Tips To Remove FOG From Food Service Drains
Contributed by Avmor.
One of the challenges kitchen and cleaning workers in the food service industry grapple with is FOG: Fats, Oils, and Grease collecting in drains.
FOG is considered the most common cause of slow and blocked drains in a commercial kitchen. Fat, oil, and grease flow down drains initially, but as they cool, they harden, slowing drainage and causing drain backups.
“Of the three, grease is the big problem,” says Mike Watt with Avmor, manufacturer of professional cleaning solutions for the foodservice industry. “Grease does not dissolve with water. Instead, it clings to drain pipes.”
As oil and fats cool, they join the grease and collect on the sides of pipes as well.
“Some kitchen workers pour vinegar or baking powder down slow moving or blocked drains,” says Watt. “Or they use a plunger. In most cases, these do not help, and [using] the plunger may damage the pipe.”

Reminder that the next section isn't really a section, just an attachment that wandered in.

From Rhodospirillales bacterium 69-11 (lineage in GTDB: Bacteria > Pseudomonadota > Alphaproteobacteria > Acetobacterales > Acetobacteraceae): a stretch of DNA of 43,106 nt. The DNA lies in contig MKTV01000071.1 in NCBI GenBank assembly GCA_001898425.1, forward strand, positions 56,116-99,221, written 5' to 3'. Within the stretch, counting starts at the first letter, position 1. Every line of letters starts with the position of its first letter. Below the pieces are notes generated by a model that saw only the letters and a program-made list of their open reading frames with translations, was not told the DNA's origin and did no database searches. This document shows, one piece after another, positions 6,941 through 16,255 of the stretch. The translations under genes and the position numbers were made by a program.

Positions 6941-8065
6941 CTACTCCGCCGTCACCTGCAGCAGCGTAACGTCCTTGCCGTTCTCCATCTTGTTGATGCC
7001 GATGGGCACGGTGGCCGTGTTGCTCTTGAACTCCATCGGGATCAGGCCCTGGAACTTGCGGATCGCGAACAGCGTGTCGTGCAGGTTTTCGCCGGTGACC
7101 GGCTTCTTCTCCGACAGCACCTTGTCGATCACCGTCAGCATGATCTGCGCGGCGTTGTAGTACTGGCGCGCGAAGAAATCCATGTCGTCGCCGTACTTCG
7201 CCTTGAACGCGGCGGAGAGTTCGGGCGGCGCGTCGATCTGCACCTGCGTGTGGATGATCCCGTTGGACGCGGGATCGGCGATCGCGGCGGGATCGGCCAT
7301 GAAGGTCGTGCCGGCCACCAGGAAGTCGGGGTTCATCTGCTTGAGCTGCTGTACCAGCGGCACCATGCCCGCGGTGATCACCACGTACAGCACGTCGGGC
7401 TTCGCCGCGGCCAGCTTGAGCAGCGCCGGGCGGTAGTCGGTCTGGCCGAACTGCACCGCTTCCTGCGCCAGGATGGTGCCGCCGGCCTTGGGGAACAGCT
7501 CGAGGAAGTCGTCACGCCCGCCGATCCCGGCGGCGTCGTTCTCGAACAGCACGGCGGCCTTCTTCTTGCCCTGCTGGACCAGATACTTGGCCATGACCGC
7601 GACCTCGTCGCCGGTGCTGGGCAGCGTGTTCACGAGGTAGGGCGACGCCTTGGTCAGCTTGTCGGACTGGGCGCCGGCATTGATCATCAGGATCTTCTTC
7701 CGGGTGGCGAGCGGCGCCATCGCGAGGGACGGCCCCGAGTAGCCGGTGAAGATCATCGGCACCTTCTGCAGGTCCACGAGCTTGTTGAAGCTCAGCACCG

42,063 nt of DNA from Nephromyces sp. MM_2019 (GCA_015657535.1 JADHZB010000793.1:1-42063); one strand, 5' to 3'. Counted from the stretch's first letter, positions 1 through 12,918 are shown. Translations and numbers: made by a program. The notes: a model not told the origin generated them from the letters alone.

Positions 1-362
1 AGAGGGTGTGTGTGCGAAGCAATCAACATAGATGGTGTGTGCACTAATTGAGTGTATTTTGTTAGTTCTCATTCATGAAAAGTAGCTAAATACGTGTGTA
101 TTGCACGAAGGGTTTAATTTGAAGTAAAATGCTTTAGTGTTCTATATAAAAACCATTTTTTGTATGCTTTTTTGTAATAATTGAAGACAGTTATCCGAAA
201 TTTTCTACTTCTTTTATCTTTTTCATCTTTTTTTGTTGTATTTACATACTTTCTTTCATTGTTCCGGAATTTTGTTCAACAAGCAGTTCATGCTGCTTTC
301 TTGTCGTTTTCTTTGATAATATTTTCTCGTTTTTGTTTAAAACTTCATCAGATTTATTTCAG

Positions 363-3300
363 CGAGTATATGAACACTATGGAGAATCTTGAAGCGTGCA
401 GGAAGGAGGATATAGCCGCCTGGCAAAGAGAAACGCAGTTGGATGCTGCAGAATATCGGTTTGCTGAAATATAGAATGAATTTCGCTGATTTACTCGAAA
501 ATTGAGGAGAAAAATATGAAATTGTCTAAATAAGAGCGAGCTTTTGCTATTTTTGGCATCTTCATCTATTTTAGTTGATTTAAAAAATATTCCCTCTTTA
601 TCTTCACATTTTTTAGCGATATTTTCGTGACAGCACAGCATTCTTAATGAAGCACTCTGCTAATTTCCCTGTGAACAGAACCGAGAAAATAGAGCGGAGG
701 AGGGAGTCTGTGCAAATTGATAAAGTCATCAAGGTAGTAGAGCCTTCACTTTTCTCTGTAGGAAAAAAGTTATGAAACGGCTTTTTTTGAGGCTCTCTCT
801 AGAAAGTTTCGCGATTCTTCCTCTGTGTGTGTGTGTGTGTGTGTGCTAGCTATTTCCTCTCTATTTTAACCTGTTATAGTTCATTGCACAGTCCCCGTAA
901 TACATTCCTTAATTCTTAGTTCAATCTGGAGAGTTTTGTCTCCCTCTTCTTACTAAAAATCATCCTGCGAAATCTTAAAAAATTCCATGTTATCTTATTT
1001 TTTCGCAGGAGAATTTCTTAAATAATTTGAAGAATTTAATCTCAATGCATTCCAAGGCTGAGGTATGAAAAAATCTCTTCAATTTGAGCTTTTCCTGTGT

Instead, Watt suggests the following:
Remove the drain cover.
“Sometimes the blockage just involves the drain cover.”
Pour boiling water down the drain.
“Just be careful. Boiling water will soften the FOG so it flows down the drain, but accidents have happened using this method.”
Use a hand auger.
While these can prove useful, “make sure you know how to use one first — and this can be a messy job. Always wear gloves and goggles.”
Use a drain “maintainer.”
Drain maintainers work by digesting the FOG. Use a microbial-based formation that eats grease and oil. After use, use tap water to rinse the drain, removing any grease, oil, or soil remaining in the drain.
Finally, Watt adds that usually there are warning signals before a FOG problem gets serious.
“As soon as you see water flowing slowly down drains, it’s time to act. It’s best to address this FOGy problem before liquids stop flowing entirely.”
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